Intraorbital optic nerve injury is a classic model that allows studying plasticity, that is, axonal regeneration (Aguayo et al., 1987; Bray et al., 1987), target reinnervation (Avil es-Trigueros et al., 2000; Vidal-Sanz et al., 1987, 2002) synapse formation (Keirstead et al., 1989; Vidal-Sanz et al., 1987, 1991; Whiteley et al., 1998) as well as neuroprotection (Lindqvist et al. , 2004; L € onngren et al., 2006; Vidal-Sanz et al., 2007) of the visual system of adult mammals. In addition, optic nerve injury (ON) has allowed a detailed characterization of the effects of axotomy in adult rats and mice after crushing or complete transection (Nadal-Nicola et al., 2015, 2017; Sa´nchezMigallo´n et al., 2018; Villegas-Pérez et al., 1993) of intraorbital ON. These studies have shown that after axotomy there is a rapid loss of RGC followed by a more protracted RGC death that occurs over the following months with a very small proportion of RGC surviving long after injury.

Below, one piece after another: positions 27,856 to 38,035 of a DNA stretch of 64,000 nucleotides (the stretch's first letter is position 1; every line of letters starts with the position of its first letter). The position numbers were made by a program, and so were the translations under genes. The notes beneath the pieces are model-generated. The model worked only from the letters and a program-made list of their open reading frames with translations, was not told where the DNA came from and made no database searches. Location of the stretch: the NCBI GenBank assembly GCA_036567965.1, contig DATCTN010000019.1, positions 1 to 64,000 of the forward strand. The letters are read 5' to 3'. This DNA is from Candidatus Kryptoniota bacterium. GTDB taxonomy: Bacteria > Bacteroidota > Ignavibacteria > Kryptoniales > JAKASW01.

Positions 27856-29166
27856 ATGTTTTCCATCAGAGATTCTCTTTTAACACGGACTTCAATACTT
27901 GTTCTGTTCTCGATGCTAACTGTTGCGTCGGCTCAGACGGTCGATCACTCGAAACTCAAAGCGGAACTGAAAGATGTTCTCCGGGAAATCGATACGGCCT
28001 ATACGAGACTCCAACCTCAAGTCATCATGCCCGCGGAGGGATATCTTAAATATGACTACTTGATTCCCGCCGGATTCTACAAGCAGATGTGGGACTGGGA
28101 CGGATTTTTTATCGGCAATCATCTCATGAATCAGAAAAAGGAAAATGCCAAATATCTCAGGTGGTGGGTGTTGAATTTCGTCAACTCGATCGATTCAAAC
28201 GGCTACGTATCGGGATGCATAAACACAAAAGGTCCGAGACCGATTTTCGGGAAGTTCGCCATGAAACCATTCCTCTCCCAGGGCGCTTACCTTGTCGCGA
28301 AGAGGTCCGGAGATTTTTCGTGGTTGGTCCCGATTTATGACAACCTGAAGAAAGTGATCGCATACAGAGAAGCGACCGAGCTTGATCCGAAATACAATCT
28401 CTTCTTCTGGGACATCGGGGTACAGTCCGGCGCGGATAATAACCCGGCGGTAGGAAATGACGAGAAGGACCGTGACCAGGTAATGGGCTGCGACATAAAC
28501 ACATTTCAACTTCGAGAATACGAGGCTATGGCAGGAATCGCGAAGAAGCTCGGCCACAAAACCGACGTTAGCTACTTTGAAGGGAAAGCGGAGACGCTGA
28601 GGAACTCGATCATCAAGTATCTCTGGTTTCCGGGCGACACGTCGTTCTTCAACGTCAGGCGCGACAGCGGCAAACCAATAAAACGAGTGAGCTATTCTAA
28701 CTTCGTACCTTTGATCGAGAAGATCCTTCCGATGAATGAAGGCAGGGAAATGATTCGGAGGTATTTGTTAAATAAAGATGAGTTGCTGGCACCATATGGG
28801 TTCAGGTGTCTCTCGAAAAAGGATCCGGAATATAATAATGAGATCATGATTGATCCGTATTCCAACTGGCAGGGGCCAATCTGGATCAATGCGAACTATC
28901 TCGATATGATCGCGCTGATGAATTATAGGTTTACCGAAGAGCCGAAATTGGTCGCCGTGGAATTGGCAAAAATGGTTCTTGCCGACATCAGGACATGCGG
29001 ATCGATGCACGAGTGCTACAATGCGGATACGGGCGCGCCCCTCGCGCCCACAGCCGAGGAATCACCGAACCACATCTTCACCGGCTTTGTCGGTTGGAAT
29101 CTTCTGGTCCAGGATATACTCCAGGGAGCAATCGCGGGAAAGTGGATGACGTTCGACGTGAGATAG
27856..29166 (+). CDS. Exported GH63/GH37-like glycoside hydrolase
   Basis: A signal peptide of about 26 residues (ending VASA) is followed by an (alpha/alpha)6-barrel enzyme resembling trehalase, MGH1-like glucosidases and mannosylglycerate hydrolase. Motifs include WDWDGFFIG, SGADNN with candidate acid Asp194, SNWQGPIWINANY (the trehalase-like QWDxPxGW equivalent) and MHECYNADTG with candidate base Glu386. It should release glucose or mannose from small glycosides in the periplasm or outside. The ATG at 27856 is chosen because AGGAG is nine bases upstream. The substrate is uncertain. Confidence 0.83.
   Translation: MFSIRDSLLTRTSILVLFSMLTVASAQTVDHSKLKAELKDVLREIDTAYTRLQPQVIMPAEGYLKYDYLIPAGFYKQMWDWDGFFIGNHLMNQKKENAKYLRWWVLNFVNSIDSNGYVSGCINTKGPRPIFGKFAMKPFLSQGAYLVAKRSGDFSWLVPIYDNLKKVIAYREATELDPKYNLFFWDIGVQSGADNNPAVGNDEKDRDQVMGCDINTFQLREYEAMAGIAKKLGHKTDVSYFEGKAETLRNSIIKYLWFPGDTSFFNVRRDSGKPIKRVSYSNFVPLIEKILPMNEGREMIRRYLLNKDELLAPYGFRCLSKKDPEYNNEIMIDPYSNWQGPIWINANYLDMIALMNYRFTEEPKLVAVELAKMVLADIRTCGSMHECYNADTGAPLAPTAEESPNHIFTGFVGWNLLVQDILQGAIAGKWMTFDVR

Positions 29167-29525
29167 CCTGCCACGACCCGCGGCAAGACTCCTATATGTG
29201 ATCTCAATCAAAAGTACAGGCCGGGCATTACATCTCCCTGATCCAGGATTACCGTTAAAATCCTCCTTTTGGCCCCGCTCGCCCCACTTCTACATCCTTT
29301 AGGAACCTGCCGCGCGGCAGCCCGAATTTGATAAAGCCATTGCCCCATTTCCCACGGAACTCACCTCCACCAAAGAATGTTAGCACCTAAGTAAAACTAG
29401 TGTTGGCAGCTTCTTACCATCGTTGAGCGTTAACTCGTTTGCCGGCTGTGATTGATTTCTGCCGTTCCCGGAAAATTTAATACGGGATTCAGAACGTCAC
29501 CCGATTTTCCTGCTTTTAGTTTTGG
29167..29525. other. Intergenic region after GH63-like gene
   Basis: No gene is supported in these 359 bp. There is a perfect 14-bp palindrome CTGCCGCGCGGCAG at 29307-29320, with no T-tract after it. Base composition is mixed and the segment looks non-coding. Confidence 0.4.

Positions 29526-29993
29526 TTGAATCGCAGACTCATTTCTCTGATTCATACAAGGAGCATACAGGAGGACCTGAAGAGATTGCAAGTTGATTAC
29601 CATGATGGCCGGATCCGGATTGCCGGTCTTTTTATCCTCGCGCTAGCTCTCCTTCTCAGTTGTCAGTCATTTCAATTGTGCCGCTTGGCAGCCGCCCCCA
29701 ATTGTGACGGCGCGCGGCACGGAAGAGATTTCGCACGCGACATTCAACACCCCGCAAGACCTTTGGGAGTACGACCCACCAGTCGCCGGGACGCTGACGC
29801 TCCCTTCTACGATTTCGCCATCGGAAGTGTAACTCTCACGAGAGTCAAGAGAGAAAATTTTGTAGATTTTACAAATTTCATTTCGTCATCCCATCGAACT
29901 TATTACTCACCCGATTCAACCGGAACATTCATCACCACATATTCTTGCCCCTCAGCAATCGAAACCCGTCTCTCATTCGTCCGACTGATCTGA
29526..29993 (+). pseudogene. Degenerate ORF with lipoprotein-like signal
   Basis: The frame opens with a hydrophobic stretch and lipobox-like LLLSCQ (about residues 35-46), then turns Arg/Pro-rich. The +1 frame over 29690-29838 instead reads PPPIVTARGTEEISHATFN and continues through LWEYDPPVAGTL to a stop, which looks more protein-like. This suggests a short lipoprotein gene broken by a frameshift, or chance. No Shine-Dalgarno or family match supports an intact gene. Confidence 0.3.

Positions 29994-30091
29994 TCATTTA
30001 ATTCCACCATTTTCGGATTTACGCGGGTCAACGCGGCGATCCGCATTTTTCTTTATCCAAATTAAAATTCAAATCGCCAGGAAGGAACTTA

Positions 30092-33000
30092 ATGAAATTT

You can also read this Neurodegenerative Disease book here online free
Here you can download the 256 volume of Glaucoma: Neurodegenerative Disease of the Retina and Beyond Part A in pdf format with a direct download link of google drive. I always try to post easy and free downloadable content. Don’t forget to share with others.